The plant hormone indole-3-acetic acid (IAA) can be synthesized from tryptophan via the intermediate indole-3-acetamide (IAM). The two genes, IaaM (encoding tryptophan monooxygenase) and IaaH (encoding indole-3-acetamide hydrolase) that constitute the IAM pathway have been described in plant-associated bacteria. We have identified putative homologs of the bacterial IaaM and IaaH genes in four Fusarium species -Fusarium proliferatum, Fusarium verticillioides, Fusarium fujikuroi, and Fusarium oxysporum. In all four species the two genes are organized next to each other in a head to head orientation and are separated by a short non-coding region. However, the pathway is fully functional only in the orchid endophytic strain F. proliferatum ET1, which produces significant amounts of IAM and IAA. Minor amounts of IAM are produced by the corn pathogen F. verticillioides strain 149, while in the two other species, the rice pathogen F. fujikuroi strain m567 and the tomato pathogen F. oxysporum f. sp. lycopersici strain 42-87 the IAM pathway is inactive. Deletion of the entire gene locus in F. proliferatum ET1 resulted in drastic reduction of IAA production. Conversely, transgenic strains of F. fujikuroi over-expressing the F. proliferatum IAM genes produced elevated levels of both IAM and IAA. Analysis of the intergenic promoter region in F. proliferatum showed that transcriptional activation in direction of the IaaH gene is about 3-fold stronger than in direction of the IaaM gene. The regulation of the IAM genes and the limiting factors of IAA production via the IAM pathway are discussed.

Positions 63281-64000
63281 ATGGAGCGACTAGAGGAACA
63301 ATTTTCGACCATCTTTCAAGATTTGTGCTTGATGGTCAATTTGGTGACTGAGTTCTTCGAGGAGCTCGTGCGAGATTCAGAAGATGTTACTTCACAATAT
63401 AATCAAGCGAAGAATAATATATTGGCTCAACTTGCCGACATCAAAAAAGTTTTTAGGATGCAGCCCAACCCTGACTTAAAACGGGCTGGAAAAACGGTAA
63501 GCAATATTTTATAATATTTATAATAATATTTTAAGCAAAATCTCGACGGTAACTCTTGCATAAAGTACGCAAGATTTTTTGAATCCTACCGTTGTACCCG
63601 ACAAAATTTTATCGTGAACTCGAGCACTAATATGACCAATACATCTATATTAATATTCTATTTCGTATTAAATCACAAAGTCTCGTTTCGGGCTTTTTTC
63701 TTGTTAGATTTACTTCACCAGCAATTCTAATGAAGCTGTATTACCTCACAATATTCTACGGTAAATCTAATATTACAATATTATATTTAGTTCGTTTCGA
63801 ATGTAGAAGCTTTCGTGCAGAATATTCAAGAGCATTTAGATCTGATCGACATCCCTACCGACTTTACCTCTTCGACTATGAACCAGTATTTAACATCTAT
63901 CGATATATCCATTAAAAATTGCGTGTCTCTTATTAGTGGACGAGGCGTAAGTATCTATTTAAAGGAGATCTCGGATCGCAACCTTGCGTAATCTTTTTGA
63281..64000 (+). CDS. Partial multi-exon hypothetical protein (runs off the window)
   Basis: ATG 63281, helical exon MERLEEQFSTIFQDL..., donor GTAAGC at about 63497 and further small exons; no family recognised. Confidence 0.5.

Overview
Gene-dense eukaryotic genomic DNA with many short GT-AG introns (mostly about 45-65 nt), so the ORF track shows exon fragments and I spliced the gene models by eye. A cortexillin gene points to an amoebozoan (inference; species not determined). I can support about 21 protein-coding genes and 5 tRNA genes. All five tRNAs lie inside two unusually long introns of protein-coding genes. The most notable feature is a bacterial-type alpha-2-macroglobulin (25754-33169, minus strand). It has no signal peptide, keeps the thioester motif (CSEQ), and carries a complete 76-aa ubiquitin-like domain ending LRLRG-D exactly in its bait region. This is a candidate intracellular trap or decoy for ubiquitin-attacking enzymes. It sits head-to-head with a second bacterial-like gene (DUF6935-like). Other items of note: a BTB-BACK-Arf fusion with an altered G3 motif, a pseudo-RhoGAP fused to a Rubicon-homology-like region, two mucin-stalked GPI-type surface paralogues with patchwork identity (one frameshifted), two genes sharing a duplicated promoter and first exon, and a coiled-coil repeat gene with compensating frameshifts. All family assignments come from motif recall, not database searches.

Copyright © 2011 Elsevier Inc. All rights reserved.